Predictive Modeling can help create incident risk predictions for communities and target hazards based on various building and demographic characteristics and historical trends. These predictions can then be used by departments to prioritize their community risk reduction efforts, making sure that they’re making optimal use of their limited resources. The battle for survival begins long before ignition. Predictive modeling allows public safety agencies to reduce response times by optimizing resource placement before the emergency occurs.
What is the Importance of Knowing ETB (Estimated Time Back)?
Estimated Time Back (ETB) is a forecast for when a resource will be available to provide coverage. ETB, along with call volume predictions, impacts recommendations for re-positioning resources by minimizing then when a resource is expected to be available soon and encouraging them when a resource is expected to be busy for lengthy periods, depending on the expected call volume.
Why Type of Criteria Are Used to Build a Scoresheet?
A scoresheet could include, response, vehicle, or incident criteria. Response criteria show response performance to incidents and are usually measured in seconds or as a percentage when measuring compliance to a time target. Vehicle, or unit, criteria are metrics related to the performance of vehicles, such as Unit Hour Utilization (UHU). Incident criteria are metrics related to incidents, such as incident volume.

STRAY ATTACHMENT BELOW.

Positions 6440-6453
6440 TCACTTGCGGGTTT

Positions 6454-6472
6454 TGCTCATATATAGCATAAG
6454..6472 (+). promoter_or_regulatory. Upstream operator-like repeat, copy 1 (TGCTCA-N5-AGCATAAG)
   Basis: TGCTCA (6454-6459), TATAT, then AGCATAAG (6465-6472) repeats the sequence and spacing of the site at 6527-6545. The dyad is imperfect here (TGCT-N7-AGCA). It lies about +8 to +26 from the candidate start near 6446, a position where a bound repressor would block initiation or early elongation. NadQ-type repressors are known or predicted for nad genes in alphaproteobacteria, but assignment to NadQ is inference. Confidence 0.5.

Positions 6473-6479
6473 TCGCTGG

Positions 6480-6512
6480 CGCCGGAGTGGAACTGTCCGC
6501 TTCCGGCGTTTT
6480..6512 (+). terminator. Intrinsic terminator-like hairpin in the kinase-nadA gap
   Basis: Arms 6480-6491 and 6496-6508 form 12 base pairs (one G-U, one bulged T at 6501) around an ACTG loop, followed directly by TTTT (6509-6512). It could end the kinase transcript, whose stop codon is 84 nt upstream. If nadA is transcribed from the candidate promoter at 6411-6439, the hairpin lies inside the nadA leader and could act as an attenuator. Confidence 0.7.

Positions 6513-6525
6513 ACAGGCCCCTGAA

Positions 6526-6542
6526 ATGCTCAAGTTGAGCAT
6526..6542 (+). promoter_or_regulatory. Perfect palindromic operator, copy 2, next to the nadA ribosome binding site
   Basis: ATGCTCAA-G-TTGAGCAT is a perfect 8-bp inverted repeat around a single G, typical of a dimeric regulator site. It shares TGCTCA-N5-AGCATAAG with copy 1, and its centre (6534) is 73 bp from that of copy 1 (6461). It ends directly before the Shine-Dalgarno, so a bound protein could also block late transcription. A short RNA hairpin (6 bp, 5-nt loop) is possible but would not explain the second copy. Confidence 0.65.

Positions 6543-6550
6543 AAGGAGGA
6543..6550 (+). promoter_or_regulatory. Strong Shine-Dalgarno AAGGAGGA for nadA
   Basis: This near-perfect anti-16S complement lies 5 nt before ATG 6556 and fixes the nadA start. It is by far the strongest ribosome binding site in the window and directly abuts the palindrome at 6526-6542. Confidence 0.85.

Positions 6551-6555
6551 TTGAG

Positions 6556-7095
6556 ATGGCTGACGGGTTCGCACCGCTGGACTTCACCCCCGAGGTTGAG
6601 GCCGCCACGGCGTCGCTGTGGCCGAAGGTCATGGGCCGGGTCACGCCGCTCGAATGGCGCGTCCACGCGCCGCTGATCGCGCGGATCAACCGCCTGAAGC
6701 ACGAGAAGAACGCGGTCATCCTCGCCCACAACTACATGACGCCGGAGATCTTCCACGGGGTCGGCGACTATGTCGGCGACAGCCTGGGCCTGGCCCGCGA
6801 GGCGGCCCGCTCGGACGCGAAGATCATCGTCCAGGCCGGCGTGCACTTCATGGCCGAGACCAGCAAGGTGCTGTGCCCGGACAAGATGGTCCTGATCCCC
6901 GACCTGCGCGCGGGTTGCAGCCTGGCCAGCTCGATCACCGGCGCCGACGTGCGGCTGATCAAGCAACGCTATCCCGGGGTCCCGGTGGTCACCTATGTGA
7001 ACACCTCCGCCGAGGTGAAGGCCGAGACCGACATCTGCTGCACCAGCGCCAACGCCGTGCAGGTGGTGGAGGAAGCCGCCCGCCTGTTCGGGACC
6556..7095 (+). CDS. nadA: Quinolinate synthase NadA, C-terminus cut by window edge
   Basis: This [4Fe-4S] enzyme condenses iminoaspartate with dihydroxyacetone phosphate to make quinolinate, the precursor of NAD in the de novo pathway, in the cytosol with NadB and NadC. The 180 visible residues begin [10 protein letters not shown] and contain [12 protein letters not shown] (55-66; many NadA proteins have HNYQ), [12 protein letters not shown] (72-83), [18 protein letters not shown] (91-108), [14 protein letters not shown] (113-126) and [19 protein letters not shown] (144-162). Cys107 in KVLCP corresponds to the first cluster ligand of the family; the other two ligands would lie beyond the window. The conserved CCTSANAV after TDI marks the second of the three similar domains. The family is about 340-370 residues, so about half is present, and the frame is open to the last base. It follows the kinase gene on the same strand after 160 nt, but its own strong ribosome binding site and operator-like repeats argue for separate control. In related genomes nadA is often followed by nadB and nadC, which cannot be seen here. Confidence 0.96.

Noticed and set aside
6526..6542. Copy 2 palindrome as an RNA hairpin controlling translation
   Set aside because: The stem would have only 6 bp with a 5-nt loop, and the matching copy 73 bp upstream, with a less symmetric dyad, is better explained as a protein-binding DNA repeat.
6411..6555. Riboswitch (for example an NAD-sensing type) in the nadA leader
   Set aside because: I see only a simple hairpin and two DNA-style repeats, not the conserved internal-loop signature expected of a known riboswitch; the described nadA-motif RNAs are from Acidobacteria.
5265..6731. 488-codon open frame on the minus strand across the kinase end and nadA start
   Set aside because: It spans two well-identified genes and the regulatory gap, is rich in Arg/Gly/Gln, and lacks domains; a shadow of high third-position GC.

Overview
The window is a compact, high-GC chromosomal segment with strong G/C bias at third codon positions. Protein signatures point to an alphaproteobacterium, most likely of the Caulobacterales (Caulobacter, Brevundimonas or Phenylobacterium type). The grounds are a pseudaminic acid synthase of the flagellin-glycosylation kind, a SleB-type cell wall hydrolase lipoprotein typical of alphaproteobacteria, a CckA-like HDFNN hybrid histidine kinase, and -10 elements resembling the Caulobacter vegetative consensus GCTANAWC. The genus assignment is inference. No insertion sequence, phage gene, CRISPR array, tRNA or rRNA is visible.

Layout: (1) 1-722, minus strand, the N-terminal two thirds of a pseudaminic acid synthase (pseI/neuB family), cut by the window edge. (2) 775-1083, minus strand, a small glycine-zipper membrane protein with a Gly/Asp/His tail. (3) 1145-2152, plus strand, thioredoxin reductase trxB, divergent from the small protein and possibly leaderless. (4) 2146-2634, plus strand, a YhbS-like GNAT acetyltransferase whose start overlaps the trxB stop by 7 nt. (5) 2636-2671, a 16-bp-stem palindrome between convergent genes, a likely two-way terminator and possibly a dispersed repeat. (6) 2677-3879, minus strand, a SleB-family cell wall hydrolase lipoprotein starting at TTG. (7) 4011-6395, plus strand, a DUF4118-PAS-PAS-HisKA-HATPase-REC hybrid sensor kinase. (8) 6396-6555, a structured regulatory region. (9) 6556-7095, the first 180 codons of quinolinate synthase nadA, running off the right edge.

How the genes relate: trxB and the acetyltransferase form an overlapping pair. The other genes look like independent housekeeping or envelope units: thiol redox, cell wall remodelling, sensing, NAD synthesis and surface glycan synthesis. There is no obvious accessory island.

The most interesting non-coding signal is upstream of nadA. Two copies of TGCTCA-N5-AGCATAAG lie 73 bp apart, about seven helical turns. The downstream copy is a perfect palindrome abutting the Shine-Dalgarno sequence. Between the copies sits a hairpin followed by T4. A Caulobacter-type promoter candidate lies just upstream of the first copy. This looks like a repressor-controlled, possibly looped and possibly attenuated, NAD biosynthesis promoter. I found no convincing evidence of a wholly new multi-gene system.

Key Terms - Frequently Used Terms
ETB - Estimated Time Back
A forecast for when the resource will be available to provide coverage
Re-positioning of resources to maximize coverage
CRR- Community Risk Reduction
A collection of activities to prevent emergency incidents from occurring within communities
ECC - Emergency Command (Communications) Center
AKA Public Safety Answering Point (PSAP), a location where emergency calls are received and resources are dispatched and monitored
SSM - System Status Management
Pre-set plans to reposition resources based on predefined statuses of the system
Probability of having enough resources to respond to incidents based on historical trends
An area that is likely to have an incident with a lengthy response time due to unavailable nearby resources
An area that is served within a specific response time by the same number and location of resources
A metric that incorporates the probability of having an incident with a lengthy response time due to unavailable nearby resources across the entire jurisdiction
Call Volume Data
Historical data on incidents, including their time, location and type
Historical scenarios are constructs that enable a Deccan user to perform analyses on operational data relating to a specific time-period. Different historical scenarios can be created for incident and response data relating to different time-periods.
Incidents refer to emergency calls that are received, responded to by an emergency vehicle, and catalogued in CAD.
Street Network is a set of street segments within the area being analyzed. These street segments have information regarding addresses, speed limits, elevation, and direction.
A response plan refers to the types and number of capabilities that are dispatched to a call of a particular type.
ITGs, or Incident Type Groupings, are broader segments of types of incidents. By categorizing incident types along with other incident types that are like each other, we can do analysis more effectively.
A scoresheet contains several response, vehicle, and/or incident criteria along with their scores for their time-period being analyzed.
Message boards are platforms for relevant information to be communicated and displayed to multiple stakeholders.